#76 Is Orthodoxy Anti-Intellectual (featuring Sister Vassa Larin)


This week we're responding to another viewer question with help from our good friend Sister Vassa (check out the link to her channel below).  Does a love of theology and academic study somehow contradict the mysticism of the Faith?  We approach God as complete human persons, and that includes our minds.  Reading and studying theology can be a great thing, but it should also be a part of our larger life in Christ.  God is more than an idea we think about: He's a person we encounter.  


As you watch the episode, consider:

1. What is the relationship between knowing/learning about God and experiencing God? 

2. Does a lack of education or intellectual knowledge translate into a lack of holiness?

3. According to Saint Evagrius, who is a theologian in the Orthodox Church?

4. What are examples of saints who were uneducated, but came to know God in other ways?

5. Who were some of the great ecumenical teachers of the Church?

Check out these model lesson plans / retreat sessions for JOY and GOYA!


And here are some articles you may find to be helpful:

1. Abba Evagrius on Prayer

2. Mystagogy, The Theology We Need Today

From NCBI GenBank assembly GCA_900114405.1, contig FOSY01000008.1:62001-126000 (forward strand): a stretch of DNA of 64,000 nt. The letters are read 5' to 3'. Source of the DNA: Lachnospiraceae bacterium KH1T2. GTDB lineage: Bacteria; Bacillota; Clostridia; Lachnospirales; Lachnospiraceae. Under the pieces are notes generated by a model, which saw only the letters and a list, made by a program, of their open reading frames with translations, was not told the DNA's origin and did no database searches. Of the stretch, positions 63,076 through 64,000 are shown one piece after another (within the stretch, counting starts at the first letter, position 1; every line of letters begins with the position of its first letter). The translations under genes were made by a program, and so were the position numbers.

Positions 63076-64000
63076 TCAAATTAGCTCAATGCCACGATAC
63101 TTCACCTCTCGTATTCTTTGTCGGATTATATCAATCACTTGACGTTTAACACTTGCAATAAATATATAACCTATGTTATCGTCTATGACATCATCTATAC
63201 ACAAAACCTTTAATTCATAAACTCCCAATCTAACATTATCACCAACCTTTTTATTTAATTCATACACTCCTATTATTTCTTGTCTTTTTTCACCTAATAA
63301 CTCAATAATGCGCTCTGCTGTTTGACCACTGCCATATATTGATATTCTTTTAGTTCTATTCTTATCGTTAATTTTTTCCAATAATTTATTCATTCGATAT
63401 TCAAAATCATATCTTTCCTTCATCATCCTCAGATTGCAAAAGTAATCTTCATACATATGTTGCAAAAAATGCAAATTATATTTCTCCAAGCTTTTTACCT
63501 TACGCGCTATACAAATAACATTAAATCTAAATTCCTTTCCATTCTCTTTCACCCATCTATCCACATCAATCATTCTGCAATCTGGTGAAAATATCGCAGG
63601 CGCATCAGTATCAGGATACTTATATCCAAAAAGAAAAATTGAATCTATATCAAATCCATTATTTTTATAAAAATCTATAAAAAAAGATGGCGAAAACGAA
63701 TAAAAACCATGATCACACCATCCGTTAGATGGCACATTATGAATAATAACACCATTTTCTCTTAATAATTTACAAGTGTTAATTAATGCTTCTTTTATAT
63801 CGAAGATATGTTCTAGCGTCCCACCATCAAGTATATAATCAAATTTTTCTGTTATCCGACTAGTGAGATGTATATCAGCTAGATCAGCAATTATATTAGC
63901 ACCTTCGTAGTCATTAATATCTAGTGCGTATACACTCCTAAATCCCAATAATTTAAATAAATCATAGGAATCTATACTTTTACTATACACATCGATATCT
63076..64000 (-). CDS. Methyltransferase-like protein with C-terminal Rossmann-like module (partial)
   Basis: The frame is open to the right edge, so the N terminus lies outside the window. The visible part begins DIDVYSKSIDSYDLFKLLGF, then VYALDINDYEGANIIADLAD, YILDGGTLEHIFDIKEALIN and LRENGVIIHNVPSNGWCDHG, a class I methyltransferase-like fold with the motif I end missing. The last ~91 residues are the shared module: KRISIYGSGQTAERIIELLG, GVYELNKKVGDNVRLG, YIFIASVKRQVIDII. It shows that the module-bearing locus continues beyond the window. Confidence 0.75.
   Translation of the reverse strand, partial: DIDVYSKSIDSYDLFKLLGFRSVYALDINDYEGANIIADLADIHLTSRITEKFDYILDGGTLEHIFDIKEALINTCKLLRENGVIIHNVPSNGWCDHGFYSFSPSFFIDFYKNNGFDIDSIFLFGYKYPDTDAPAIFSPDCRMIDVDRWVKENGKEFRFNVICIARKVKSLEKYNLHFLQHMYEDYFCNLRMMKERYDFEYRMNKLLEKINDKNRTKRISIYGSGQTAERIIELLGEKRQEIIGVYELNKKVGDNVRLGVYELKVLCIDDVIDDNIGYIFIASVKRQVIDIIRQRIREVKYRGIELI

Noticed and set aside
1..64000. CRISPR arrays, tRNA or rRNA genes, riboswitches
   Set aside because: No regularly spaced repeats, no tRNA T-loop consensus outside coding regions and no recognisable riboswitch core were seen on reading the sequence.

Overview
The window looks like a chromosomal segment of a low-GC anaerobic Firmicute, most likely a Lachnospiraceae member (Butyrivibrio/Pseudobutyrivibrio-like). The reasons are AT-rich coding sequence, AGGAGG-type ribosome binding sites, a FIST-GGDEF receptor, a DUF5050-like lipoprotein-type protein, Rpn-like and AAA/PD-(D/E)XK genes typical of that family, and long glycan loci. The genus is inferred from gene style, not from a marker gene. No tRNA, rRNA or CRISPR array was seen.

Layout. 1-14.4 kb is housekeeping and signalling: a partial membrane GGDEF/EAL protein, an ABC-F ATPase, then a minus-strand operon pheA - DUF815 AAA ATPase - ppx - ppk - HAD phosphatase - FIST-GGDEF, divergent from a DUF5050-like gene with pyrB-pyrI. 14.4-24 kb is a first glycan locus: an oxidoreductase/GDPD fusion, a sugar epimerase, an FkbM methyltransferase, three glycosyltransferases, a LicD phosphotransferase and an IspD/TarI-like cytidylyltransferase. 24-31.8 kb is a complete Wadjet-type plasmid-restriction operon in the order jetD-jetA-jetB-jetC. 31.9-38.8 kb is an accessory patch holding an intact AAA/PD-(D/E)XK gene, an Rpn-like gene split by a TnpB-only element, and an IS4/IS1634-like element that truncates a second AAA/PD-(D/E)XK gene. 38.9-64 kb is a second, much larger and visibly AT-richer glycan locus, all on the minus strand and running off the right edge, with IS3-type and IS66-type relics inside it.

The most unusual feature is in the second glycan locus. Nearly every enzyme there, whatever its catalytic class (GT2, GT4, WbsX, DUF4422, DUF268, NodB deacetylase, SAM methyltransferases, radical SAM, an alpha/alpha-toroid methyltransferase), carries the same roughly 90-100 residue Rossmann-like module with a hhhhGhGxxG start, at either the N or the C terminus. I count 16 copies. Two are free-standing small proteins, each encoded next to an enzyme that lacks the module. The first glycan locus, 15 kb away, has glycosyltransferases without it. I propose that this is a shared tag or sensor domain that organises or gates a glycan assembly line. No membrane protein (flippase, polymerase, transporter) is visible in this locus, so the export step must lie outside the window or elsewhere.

3. Mystagogy, Saint Katherine the Great Martyr and All-Wise

4. Mystagogy, Saint Xenia the Fool for Christ of Saint Petersburg

5. Mystagogy, Three Hierarchs Resource Page

6. Coffee with Sister Vassa YouTube Channel


Hey everybody this is Steve and our minds have a part to play in our life in Christ.  We received a great question from David, a high schooler from Michigan, who asks whether Orthodoxy is anti-intellectual.  He's wondering whether his love of books and rational theology somehow contradicts the mysticism of the Church.  To answer that, I'm turning to my friend Sister Vassa. Maybe you've heard of her. 

Of course you've heard of me!

Sister Vassa is both a nun and a scholar, so she has great experience on both sides of the question.  So what do you think Sister Vassa? 

That s a great question David. I've often wondered that myself.  We should remember that we approach God as persons.  God is a living being in Three Persons, as Steve has mentioned on his show.  So we approach God as persons: not just with emotion, not just with our minds, not just with the ritual of our bodies, but as complete human persons, with everything that makes us up: body, mind, and soul. 

That's a great point. And it's something we can see it in the incredible variety of saints that the Church has been blessed with.  Some have been simple and uneducated, like the humble priest St Nicholas Planas, or the fool for Christ St Ksenia of St Petersburgh.  Their lack of education or worldly sophistication didn’t make them any less holy; holiness is, first and foremost, about our relationship with God.

Yet the Church has been blessed with some incredibly brilliant saints, some of whom were the most intellectually accomplished people of their time.  For instance, there's St Catherine of Alexandria, who debated the most educated pagan philosophers and defeated them, convincing them that Christ

is the Lord. 

And there's St Basil the Great, who studied in Athens and received an incredible classical education.  He  made important strides in philosophy with his writings explaining the difference between person and nature.